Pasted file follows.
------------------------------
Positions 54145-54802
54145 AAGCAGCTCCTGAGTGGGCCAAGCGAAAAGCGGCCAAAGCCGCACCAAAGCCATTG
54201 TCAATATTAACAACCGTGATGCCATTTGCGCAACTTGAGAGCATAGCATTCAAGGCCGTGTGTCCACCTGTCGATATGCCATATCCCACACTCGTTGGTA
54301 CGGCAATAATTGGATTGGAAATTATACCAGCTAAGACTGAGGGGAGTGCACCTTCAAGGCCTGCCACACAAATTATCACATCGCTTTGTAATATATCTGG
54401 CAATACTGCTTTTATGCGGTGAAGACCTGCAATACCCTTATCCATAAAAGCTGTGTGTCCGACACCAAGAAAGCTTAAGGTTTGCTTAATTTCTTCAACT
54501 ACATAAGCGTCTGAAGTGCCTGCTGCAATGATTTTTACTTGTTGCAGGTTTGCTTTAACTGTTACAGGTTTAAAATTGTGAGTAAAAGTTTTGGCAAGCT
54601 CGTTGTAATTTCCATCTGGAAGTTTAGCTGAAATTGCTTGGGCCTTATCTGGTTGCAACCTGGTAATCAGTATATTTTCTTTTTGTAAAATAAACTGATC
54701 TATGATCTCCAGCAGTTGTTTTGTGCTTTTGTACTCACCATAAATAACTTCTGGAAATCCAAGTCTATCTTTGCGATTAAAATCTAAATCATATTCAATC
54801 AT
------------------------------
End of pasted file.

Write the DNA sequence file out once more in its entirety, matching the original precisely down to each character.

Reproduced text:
Positions 54145-54802
54145 AAGCAGCTCCTGAGTGGGCCAAGCGAAAAGCGGCCAAAGCCGCACCAAAGCCATTG
54201 TCAATATTAACAACCGTGATGCCATTTGCGCAACTTGAGAGCATAGCATTCAAGGCCGTGTGTCCACCTGTCGATATGCCATATCCCACACTCGTTGGTA
54301 CGGCAATAATTGGATTGGAAATTATACCAGCTAAGACTGAGGGGAGTGCACCTTCAAGGCCTGCCACACAAATTATCACATCGCTTTGTAATATATCTGG
54401 CAATACTGCTTTTATGCGGTGAAGACCTGCAATACCCTTATCCATAAAAGCTGTGTGTCCGACACCAAGAAAGCTTAAGGTTTGCTTAATTTCTTCAACT
54501 ACATAAGCGTCTGAAGTGCCTGCTGCAATGATTTTTACTTGTTGCAGGTTTGCTTTAACTGTTACAGGTTTAAAATTGTGAGTAAAAGTTTTGGCAAGCT
54601 CGTTGTAATTTCCATCTGGAAGTTTAGCTGAAATTGCTTGGGCCTTATCTGGTTGCAACCTGGTAATCAGTATATTTTCTTTTTGTAAAATAAACTGATC
54701 TATGATCTCCAGCAGTTGTTTTGTGCTTTTGTACTCACCATAAATAACTTCTGGAAATCCAAGTCTATCTTTGCGATTAAAATCTAAATCATATTCAATC
54801 AT